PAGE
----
I am studying the physics related to playing guitar. I need to understand the relationship between the fundamental frequency of a guitar string and its harmonics.
For e.g., the top string has the fundamental frequency (E2~82.4hz). When one plucks the top string the output is a mix of the fundamental frequency and its harmonics. I need to understand the relationship between the amplitude of the fundamental frequency (82.4 Hz in this case) and the amplitude of harmonics (164.8 Hz, 247.2 Hz, 329.6 Hz and so on..)
I have been reading a lot on the internet (including this forum) and most people suggest that fundamental frequency should have the highest amplitude and the amplitude should keep decreasing with increasing harmonics.
However, my experiments suggest that this might not be true. For e.g., when I play the bottom string (E2 ~ 82.4 Hz), the largest amplitude in my output (through audacity) is around 247.2 Hz (third harmonic!). Is this possible or there is some problem with my guitar instrument?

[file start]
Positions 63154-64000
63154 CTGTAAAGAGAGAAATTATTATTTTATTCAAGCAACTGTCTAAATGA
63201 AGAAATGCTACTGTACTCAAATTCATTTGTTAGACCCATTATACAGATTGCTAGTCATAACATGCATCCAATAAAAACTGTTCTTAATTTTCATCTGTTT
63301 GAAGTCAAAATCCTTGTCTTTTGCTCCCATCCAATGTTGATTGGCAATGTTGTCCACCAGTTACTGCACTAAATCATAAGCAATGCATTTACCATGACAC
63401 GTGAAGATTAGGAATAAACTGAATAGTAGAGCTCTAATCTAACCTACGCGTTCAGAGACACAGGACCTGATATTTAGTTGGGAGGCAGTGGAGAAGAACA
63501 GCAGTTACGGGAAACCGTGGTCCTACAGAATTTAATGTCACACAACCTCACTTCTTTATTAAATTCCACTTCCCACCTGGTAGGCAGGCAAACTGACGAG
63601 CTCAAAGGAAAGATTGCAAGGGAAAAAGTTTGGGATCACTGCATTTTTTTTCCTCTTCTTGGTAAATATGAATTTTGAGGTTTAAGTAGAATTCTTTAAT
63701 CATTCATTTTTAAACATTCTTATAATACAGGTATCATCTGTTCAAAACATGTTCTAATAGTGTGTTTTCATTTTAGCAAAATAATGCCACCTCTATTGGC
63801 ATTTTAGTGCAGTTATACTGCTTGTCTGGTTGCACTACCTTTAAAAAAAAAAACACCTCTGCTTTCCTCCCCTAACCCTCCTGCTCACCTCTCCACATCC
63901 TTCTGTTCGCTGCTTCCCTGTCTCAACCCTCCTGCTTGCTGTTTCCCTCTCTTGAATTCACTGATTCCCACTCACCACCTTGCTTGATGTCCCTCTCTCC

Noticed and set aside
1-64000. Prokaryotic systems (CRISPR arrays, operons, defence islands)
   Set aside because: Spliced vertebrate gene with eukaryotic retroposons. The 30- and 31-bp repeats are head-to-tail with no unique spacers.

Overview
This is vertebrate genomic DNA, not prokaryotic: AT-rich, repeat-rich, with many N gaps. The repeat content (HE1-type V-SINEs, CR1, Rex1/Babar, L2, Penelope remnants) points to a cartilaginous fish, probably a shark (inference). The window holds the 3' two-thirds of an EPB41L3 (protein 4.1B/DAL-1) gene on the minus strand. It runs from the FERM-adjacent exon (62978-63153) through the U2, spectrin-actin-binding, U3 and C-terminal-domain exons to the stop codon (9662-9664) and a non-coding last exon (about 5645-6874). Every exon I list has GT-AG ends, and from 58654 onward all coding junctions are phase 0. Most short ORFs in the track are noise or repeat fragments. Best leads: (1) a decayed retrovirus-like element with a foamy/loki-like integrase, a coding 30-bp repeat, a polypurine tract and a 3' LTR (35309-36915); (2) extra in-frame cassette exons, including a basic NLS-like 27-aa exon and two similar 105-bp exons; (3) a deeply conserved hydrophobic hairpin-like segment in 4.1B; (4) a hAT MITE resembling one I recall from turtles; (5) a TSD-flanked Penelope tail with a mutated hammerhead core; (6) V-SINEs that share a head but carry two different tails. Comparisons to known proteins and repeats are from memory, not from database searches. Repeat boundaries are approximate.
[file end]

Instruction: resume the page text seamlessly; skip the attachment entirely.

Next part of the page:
EDIT4: Thanks for the responses. I understand that some issues could be around the guitar, recording instrument, and even the recording room. However, the important question is - In case of a guitar, what is a realistic (or most probable) relationship between a fundamental and its harmonics? (assuming a normal scenario, similar to when we hear someone play). I need to come up with the most probable mathematical relationship.
The output frequency distribution for plucking E2 string is:
EDIT: Another sample for E2 string pluck (after properly checking the tuning and ensuring no other string vibrates):
EDIT2: Sample for E2 when the string is plucked close to the center instead of near the bridge:
EDIT3: Sample for E4 (330 Hz - top most string) has highs at second and third harmonic. Sample for B open string (250 Hz):